Craniofacial microsomia is a condition where one or both sides of the face (facial) is underdeveloped (microsomia). This information sheet from Great Ormond Street Hospital (GOSH) explains the causes, symptoms and treatment of craniofacial microsomia (also known as hemifacial microsomia or Goldenhar syndrome) and where to get help.Craniofacial microsomia is very variable and can affect some or all of the ear, eye, skull, cheek, jaw facial movement, soft tissue and teeth on one or both sides of the head.
What causes craniofacial microsomia?
In some cases, it is believed that craniofacial microsomia is a genetic condition caused by a mutation (change) on a specific gene, although all of the the genes are yet to be identified. In very rare cases, craniofacial microsomia can be passed from parent to child but in most cases develops sporadically (out of the blue).
What are the signs and symptoms of craniofacial microsomia?
The symptoms of craniofacial microsomia are extremely variable and can affect various areas of the skull and face on the affected side. The jaw – both upper and lower jaws – can be underdeveloped which may causes problems with breathing, feeding and speech. Rarely, there may also be a cleft palate and problems with tooth development. The mouth may be wider than normal and missing some of the muscles surrounding it, leaving it weak and slanted downwards on the affected side.
If the skull bones are affected, the forehead and cheek on one side may appear flattened and the eye socket may be smaller than usual or displaced. Occasionally, the eye on the affected side may also be smaller or absent. The ear on the affected side may be an abnormal shape, smaller than usual or absent. The ear canal may also be absent causing and there can be associated total hearing loss. There are also sometimes skin tags in front of the ear although these do not interfere with hearing.
Sometimes other areas of the body can be affected, but children are given a full check-up and diagnostic tests to confirm or rule out any other problems.
How is craniofacial microsomia diagnosed?
Children with craniofacial microsomia tend to have a characteristic appearance so no specific diagnostic tests are needed. However, in mild cases, imaging scans such as x-ray and CT scans may be needed to ‘measure’ the amount of difference in each side of the face. As the gene and/or chromosome change causing craniofacial microsomia has not yet been identified, genetic testing is rarely suggested.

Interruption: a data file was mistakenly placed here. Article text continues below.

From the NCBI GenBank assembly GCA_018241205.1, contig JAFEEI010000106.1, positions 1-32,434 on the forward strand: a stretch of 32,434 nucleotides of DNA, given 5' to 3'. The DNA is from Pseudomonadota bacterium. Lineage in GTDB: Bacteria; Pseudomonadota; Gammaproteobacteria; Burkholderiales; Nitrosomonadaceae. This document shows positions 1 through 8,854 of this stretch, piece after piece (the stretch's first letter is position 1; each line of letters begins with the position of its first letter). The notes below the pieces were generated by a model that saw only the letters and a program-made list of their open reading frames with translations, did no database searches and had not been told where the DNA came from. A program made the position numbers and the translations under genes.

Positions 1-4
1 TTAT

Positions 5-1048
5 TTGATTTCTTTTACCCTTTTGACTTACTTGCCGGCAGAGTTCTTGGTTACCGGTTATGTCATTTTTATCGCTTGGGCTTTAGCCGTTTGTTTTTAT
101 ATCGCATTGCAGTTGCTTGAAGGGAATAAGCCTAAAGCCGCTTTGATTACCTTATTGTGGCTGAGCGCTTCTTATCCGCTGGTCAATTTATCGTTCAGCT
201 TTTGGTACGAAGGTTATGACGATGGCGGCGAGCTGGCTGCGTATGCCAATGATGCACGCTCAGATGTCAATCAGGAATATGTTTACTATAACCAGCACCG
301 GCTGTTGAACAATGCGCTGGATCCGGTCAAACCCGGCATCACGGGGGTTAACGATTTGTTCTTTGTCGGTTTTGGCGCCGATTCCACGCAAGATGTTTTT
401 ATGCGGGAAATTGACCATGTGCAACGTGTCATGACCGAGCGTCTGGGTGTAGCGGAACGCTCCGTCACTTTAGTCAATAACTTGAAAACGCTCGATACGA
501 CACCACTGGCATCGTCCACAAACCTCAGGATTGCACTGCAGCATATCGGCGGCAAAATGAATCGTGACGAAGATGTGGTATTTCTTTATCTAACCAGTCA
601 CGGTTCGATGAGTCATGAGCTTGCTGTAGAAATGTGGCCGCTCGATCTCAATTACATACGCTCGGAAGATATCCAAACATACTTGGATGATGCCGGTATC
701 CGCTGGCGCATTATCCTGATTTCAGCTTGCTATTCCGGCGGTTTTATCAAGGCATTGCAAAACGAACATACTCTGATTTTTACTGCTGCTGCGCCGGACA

How is craniofacial microsomia treated?
As craniofacial microsomia can affect various areas of the skull and face, treatment is best delivered at a specialist centre where a multidisciplinary team approach can be taken. The multidisciplinary team will usually comprise craniofacial (skull and face) surgeons, maxillofacial surgeons, plastic surgeons, ear, nose and throat surgeons, audiologists, ophthalmologists, speech and language therapists, psychologists, dentists and orthodontists, with other specialists brought in as needed.
Early treatment may be needed if the underdeveloped jaw is causing problems with breathing or feeding. Airway support such as a nasal prong may be suggested – only rarely are the breathing problems so severe that a tracheostomy (artificial opening into the windpipe) is needed.
If the size of the eye socket is likely to cause vision problems, this may be re-shaped so that the eye can sit in the correct position and the eyelids close to protect it. If the eye is absent, a prosthesis (false eye) will be made to match your child’s other eye.
At primary school age, ear reconstruction may be suggested, which involves a staged operation to create a ‘framework’ for the new ear from rib cartilage and insert it under the skin on the side of the head before it is elevated some months later. Alternatively, children may prefer to have a prosthetic (plastic) ear created which is fixed to a bar inserted into the skull bone. Both these options restore the appearance of the ear but cannot correct any hearing problems caused by an absent ear canal.
In childhood, surgery to correct the underdeveloped jaw may be suggested. This can be treated with using bone grafts from elsewhere on the body (usually the ribs) or by distraction, which involves an external fixator ‘stretching’ the bone until it is a more proportionate size. The position of the teeth will need correcting later in childhood, using orthodontic braces which may be removable or fixed for a period of months.
As the bone continues to grow during childhood and adolescence, further surgery may be needed to make minor corrections to the shape of the jaw and face.
What happens next?
The outlook for children born with craniofacial microsomia is variable depending on the severity of their symptoms and the impact it has on bodily functions such as breathing, vision and hearing. Some children and families benefit from psychological input at various stages throughout childhood and adolescence. Children are of normal intelligence so usually do well at school, college and university.